2016 was certainly a year to remember for the entire Penn cross country program. The men ended their 43 year Ivy Heptagonal Championship drought, and the women placed third in the standings, their highest finish since 2006.
So, how does a program follow up a historically successful year like that one? Well, a couple of first place finishes to start the next season couldn’t hurt.
Racing at the Blue/Gold classic in Pennington, New Jersey this weekend, both Penn cross country teams exhibited top form, blistering the competition.
The men, on their way to a dominant first-place finish, packed a remarkable nine runners into the the top ten spots. Leading the charge was senior captain Christopher Luciano, whose 15:24.79 was just milliseconds behind the event’s top finisher, Zachary Michon from St. Joseph’s.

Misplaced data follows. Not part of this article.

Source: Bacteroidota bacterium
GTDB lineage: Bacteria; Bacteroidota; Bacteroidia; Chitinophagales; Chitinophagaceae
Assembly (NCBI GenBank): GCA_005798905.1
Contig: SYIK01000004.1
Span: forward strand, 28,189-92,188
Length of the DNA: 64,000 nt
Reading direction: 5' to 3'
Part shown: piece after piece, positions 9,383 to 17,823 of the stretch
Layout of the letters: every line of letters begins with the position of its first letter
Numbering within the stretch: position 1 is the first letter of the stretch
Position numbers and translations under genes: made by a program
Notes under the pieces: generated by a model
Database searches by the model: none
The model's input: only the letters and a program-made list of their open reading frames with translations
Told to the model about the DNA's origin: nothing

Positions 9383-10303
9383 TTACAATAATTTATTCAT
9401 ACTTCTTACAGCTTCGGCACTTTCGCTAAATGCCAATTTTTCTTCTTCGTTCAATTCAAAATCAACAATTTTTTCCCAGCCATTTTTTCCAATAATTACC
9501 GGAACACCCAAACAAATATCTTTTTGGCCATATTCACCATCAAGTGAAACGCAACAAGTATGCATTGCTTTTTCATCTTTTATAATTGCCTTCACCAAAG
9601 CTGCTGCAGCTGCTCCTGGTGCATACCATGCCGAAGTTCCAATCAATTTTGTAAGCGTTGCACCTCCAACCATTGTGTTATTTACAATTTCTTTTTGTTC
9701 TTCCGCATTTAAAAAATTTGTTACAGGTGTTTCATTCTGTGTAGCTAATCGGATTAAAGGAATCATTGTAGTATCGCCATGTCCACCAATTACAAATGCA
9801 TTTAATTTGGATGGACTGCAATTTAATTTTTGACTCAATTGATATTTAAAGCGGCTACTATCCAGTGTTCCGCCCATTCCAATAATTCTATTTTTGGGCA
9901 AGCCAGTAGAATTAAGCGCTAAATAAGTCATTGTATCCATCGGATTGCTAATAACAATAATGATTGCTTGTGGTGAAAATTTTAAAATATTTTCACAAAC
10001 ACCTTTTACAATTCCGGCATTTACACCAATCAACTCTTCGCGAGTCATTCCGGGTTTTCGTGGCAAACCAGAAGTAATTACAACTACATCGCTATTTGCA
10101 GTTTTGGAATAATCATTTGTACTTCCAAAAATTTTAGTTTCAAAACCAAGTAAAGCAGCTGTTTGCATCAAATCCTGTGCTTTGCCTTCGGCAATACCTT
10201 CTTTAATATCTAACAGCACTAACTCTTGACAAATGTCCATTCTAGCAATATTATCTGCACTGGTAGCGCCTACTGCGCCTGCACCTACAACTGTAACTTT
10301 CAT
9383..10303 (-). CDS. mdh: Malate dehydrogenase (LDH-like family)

Joining Luciano in the top ten were junior Kevin Monogue, senior Patrick Hally, freshman Ryan Renken, senior Ross Wilson, junior Sam Webb and sophomores Colin Daly, Aaron Groff and William Daly.
While the men’s team may have stolen the headlines last year with their historic Ivy Heptagonal title, the women’s team proved to be just as exciting of a squad in 2017 with their own Blue/Gold Classic first place finish.
Junior Marin Warner led the way for the Red and Blue, but she was followed closely by senior Abby Hong, sophomore Christina Rancan and freshman Niamh Hayes. Trailing ever so slightly and rounding out the top spots were freshman Danielle Orie, sophomore Maddie Villalba, junior Olivia Ryan and junior Carole Harsch.
The youth littering the top finishers on the women’s side may have been as impressive as the finishes themselves, as six of the event’s top 15 were Penn freshmen or sophomores. As such, the future looks increasingly bright for Penn women’s cross country.
However, looking deep into the future is not the program’s primary objective right now. Instead, both the men’s and women’s teams must prepare for the Main Line Invitational, hosted by Haverford College on September 15.
Another dominant performance there, and the rest of the Ivy League could be feeling deja vu.
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